CNNMoney: ESPN announced commentator Stephen A. Smith will be suspended for one week in the wake of his remarks about domestic abuse.
On “First Take” last Friday, Smith was discussing the assault charge against Baltimore Ravens running back Ray Rice and the leniency shown by the National Football League, which suspended Rice for only two games. Smithsaid that while men “have no business putting your hands on a woman,” he had tried to tell women in his family, “Let’s make sure we don’t do anything to provoke wrong actions.”
Smith apologized for his widely-criticized remarks on Monday.
Photo: Stephen A. Smith has been suspended after widely-criticized remarks on domestic violence. (Jamie McCarthy / Getty Images Entertainment)
23 Petty Crimes That Have Landed People in Prison for Life Without Parole | Mother Jones
As of last year, according to a report released today by the American Civil Liberties Union, more than 3,200 people were serving life in prison without parole for nonviolent crimes. A close examination of these cases by the ACLU reveals just how petty some of these offenses are. People got life for, among other things…
Possessing a crack pipe
Possessing a bottle cap containing a trace amount of heroin (too minute to be weighed)
Having traces of cocaine in clothes pockets that were invisible to the naked eye but detected in lab tests
Having a single crack rock at home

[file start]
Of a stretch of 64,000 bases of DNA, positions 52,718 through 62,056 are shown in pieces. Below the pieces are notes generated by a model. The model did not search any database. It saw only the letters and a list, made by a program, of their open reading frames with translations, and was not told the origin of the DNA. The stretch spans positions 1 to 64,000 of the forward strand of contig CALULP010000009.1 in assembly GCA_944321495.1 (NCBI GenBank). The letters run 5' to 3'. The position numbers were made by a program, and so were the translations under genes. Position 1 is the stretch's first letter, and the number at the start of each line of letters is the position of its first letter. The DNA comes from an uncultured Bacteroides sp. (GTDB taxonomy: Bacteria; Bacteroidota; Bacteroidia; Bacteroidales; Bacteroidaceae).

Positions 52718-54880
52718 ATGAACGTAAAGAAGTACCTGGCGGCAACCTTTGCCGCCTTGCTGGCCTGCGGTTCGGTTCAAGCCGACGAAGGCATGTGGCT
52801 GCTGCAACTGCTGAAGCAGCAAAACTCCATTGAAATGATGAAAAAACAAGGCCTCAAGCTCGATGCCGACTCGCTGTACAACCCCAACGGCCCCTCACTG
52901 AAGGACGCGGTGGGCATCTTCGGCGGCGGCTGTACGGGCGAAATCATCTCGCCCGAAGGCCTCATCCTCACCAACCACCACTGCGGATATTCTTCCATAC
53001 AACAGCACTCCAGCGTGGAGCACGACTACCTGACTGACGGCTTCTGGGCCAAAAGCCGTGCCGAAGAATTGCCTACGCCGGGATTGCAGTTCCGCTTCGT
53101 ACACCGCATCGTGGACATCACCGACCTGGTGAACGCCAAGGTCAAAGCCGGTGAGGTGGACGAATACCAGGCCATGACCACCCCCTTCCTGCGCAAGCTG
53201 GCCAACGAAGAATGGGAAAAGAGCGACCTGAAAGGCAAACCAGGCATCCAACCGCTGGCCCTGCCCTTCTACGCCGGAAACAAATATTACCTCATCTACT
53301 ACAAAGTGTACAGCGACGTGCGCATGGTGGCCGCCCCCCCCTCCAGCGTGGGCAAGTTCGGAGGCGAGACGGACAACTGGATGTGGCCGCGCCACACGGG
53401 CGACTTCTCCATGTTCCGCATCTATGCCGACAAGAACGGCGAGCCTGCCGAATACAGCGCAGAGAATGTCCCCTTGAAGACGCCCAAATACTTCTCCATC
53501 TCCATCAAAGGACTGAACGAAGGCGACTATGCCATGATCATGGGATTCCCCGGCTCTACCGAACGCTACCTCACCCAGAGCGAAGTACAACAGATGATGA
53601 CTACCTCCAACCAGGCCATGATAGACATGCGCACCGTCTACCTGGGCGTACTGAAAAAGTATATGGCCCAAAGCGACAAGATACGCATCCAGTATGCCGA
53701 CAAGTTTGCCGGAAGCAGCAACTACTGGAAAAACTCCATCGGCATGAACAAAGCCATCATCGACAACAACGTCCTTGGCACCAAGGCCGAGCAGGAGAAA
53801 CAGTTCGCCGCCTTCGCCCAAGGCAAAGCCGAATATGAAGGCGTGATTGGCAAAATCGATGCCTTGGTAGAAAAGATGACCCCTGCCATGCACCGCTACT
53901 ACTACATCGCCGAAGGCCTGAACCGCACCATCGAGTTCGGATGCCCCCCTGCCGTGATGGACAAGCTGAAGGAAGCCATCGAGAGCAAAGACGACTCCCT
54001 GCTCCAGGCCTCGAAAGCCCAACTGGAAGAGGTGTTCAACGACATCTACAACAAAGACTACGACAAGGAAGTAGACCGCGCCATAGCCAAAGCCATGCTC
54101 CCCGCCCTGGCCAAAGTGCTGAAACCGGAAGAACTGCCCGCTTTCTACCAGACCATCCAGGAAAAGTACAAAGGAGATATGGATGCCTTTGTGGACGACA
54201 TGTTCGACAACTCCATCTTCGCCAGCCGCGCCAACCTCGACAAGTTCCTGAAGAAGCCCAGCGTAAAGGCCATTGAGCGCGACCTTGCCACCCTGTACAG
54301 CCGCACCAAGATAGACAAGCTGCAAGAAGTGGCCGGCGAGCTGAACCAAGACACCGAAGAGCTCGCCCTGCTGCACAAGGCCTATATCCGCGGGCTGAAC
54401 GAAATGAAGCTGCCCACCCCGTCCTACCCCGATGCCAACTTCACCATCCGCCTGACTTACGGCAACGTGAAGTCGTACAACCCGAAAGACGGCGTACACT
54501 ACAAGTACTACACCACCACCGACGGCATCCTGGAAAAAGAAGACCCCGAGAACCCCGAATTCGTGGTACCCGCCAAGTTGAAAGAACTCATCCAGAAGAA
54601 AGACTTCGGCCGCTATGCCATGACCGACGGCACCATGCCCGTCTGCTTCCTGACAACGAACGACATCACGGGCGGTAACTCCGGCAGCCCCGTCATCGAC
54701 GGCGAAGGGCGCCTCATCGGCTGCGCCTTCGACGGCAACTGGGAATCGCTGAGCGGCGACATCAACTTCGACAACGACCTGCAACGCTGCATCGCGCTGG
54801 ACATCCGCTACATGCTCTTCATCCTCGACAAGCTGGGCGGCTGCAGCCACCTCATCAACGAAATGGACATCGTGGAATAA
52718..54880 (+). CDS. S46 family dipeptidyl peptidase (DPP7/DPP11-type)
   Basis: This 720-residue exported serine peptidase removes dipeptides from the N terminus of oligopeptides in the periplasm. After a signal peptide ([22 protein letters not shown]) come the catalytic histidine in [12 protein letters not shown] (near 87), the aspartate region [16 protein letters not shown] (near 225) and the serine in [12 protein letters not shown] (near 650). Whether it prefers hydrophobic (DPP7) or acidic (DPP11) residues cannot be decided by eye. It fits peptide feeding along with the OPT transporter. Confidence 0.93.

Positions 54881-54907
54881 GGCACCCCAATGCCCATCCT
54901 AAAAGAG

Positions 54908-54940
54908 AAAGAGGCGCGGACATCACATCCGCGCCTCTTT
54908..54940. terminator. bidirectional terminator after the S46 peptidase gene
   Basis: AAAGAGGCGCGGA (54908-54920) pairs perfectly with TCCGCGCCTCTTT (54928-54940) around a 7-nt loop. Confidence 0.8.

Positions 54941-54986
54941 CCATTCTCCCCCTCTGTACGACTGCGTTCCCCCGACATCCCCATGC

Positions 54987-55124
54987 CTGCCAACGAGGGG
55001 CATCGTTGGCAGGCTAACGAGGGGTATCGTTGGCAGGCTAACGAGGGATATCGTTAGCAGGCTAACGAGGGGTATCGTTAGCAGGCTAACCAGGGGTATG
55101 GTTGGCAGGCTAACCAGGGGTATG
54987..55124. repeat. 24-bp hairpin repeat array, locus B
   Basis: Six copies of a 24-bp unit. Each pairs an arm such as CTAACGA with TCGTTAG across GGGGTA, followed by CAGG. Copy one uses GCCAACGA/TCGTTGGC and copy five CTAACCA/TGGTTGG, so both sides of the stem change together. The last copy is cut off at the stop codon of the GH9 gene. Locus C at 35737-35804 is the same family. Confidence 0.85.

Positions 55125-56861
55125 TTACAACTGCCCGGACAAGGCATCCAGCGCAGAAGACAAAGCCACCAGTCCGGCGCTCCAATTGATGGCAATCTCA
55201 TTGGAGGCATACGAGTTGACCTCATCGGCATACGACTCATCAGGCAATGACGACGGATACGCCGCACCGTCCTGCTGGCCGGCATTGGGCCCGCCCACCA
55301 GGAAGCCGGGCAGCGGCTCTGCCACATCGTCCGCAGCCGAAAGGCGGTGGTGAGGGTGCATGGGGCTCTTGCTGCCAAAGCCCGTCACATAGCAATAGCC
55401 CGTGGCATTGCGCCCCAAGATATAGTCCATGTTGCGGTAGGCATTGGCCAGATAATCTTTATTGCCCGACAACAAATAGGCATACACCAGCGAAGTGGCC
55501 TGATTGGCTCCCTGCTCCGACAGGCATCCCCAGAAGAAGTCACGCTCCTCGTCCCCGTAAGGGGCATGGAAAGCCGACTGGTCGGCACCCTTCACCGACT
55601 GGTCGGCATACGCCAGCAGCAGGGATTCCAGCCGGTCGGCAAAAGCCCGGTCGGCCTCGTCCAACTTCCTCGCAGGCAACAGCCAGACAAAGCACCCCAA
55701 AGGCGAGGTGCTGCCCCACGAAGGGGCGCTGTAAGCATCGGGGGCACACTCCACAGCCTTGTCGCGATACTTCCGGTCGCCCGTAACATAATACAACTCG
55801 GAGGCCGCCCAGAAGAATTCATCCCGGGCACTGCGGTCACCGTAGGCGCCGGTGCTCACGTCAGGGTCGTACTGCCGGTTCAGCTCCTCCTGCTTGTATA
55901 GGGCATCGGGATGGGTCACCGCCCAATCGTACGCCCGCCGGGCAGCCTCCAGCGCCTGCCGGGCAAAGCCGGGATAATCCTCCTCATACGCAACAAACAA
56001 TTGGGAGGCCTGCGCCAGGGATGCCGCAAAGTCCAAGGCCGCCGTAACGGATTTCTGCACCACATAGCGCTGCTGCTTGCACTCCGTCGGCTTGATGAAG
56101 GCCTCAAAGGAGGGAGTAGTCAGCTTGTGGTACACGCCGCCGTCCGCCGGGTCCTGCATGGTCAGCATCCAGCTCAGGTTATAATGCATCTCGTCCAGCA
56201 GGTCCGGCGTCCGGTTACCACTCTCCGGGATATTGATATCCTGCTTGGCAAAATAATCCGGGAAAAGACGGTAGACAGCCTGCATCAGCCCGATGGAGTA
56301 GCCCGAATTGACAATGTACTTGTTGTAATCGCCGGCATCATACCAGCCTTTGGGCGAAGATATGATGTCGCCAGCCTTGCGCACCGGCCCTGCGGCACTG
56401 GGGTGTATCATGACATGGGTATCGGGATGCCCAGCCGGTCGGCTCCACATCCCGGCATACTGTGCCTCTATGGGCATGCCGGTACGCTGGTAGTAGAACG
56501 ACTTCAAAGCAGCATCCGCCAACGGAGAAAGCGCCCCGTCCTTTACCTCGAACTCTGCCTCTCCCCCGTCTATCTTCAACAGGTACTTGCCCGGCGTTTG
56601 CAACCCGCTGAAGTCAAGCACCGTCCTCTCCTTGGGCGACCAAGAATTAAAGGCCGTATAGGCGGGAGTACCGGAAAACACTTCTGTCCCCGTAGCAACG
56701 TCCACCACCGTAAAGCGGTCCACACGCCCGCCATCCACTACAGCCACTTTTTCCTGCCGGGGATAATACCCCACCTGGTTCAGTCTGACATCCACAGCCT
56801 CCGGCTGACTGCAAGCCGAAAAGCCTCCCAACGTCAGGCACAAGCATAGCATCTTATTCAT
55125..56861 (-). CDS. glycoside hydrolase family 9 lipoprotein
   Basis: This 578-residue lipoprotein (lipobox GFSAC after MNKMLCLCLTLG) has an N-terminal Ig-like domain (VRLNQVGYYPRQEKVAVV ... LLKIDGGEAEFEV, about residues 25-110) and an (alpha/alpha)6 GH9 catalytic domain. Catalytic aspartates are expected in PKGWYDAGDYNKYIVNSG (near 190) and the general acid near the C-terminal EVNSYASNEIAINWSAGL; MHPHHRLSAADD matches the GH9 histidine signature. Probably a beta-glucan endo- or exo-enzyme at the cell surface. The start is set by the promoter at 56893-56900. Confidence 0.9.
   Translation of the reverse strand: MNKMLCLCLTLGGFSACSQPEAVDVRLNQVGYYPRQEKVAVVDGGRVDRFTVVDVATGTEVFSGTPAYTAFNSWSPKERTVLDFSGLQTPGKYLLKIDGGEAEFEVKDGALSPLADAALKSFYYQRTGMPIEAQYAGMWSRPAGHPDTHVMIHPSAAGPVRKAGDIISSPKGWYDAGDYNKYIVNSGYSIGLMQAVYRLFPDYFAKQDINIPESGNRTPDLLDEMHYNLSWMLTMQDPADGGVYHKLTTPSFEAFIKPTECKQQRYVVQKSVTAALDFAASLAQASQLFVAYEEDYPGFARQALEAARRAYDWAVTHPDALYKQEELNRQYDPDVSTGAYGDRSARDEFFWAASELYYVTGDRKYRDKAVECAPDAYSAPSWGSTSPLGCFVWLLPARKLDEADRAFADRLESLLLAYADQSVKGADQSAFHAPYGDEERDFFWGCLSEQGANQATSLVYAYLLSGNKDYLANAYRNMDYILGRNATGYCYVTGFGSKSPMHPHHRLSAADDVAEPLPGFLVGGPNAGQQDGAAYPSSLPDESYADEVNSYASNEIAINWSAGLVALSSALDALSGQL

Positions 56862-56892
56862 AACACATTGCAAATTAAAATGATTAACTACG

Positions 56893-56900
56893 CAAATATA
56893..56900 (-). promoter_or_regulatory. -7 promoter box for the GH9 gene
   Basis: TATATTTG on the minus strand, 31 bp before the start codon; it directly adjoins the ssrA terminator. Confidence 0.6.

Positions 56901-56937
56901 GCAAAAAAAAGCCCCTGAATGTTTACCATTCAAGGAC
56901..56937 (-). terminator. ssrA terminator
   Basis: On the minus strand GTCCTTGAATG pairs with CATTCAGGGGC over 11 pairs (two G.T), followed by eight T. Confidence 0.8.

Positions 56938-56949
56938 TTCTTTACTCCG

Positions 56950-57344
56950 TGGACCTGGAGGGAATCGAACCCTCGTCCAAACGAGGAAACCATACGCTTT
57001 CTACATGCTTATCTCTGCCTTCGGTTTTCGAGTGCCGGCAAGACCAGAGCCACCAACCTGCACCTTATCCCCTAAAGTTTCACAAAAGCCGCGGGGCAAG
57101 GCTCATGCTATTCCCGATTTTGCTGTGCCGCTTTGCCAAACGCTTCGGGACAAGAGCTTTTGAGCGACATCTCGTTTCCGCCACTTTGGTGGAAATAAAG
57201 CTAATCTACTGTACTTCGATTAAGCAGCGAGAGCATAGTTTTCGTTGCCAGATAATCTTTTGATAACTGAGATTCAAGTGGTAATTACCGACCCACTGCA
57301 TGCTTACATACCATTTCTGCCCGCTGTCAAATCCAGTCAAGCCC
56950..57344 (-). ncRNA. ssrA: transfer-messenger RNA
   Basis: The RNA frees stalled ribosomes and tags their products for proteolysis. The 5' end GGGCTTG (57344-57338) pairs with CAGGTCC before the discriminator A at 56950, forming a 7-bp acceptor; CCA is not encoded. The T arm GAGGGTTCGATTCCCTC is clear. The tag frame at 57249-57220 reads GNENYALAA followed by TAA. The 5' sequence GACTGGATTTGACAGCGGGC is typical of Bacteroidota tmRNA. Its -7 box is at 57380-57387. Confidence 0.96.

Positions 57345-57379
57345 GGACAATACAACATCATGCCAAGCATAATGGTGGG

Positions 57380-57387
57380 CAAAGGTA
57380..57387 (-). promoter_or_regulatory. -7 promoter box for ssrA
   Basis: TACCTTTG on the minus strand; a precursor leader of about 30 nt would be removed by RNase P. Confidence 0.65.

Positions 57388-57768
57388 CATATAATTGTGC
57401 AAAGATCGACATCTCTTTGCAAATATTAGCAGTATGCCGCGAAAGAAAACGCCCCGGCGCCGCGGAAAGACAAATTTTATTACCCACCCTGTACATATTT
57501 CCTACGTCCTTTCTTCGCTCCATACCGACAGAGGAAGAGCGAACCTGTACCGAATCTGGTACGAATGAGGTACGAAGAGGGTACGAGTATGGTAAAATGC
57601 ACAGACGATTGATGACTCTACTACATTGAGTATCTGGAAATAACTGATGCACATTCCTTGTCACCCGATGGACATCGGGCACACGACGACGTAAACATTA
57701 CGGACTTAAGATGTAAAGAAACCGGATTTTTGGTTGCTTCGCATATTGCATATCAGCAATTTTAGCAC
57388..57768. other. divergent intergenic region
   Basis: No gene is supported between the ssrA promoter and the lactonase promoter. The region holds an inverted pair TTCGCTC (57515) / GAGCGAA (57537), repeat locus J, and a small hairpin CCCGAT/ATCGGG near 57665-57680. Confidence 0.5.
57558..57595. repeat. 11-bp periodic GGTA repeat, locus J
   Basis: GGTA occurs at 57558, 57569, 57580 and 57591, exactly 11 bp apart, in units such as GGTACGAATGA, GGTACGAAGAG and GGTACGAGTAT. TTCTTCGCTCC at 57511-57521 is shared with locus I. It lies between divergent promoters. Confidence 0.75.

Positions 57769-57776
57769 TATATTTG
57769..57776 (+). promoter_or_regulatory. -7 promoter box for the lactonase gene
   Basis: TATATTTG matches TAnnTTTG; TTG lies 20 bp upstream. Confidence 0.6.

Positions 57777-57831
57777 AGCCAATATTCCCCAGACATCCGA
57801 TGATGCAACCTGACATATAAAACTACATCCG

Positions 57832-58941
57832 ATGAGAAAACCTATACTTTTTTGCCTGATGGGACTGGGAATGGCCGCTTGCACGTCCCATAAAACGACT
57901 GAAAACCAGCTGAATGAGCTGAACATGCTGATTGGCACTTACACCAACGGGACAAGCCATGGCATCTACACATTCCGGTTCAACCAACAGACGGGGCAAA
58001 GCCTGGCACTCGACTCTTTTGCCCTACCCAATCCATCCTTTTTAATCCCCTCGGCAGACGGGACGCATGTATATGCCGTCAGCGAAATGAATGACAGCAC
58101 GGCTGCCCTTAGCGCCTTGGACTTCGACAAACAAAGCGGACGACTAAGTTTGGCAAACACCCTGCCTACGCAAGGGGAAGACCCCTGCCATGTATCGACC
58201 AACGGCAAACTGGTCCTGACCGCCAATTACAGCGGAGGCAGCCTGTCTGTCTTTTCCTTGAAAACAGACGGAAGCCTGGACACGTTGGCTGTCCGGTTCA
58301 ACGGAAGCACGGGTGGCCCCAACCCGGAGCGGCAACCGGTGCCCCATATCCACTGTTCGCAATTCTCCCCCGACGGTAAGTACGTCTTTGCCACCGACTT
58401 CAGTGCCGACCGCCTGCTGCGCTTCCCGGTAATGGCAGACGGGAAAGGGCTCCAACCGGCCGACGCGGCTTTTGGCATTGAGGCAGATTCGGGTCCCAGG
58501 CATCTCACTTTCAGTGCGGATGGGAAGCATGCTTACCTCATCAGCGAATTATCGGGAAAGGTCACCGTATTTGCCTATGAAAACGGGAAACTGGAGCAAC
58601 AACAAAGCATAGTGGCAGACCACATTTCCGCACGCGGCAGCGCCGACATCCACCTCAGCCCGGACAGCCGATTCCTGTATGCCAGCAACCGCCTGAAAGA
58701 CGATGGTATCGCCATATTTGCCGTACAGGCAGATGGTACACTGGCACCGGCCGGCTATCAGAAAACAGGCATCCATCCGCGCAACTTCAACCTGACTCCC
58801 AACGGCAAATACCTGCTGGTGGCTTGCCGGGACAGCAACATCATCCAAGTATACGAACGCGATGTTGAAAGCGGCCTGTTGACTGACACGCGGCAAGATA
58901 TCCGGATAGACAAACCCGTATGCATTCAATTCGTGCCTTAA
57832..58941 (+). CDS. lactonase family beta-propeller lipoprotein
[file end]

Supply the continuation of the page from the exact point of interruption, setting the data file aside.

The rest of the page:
Possessing 32 grams of marijuana (worth about $380 in California) with intent to distribute
Passing out several grams of LSD at a Grateful Dead show
Acting as a go-between in the sale of $10 worth of marijuana to an undercover cop
Selling a single crack rock
Verbally negotiating another man’s sale of two small pieces of fake crack to an undercover cop
Possessing stolen scrap metal (the offender was a junk dealer)—10 valves and one elbow pipe
Possessing stolen wrenches
Siphoning gasoline from a truck
Stealing tools from a shed and a welding machine from a front yard
Shoplifting three belts from a department store
Shoplifting several digital cameras
Shoplifting two jerseys from an athletic store
Taking a television, circular saw, and power converter from a vacant house
Breaking into a closed liquor store in the middle of the night
Making a drunken threat to a police officer while handcuffed in the back of a patrol car
Being a convicted felon in possession of a firearm
Taking an abusive stepfather’s gun from their shared home
These are not typically first offenses, but nor are they isolated cases. The vast majority (83 percent) of life sentences examined by the ACLU were mandatory, meaning that the presiding judge had no choice but to sentence the defendant to a life behind bars. Mandatory sentences often result from repeat offender laws and draconian sentencing rules such as these federal standards for drug convictions:
The data examined by the ACLU comes from the federal prison system and nine state penal systems that responded to open-records requests. This means the true number of nonviolent offenders serving life without parole is higher.
What’s clear, based on the ACLU’s data, is that many nonviolent criminals have been caught up in a dramatic spike in life-without-parole sentences.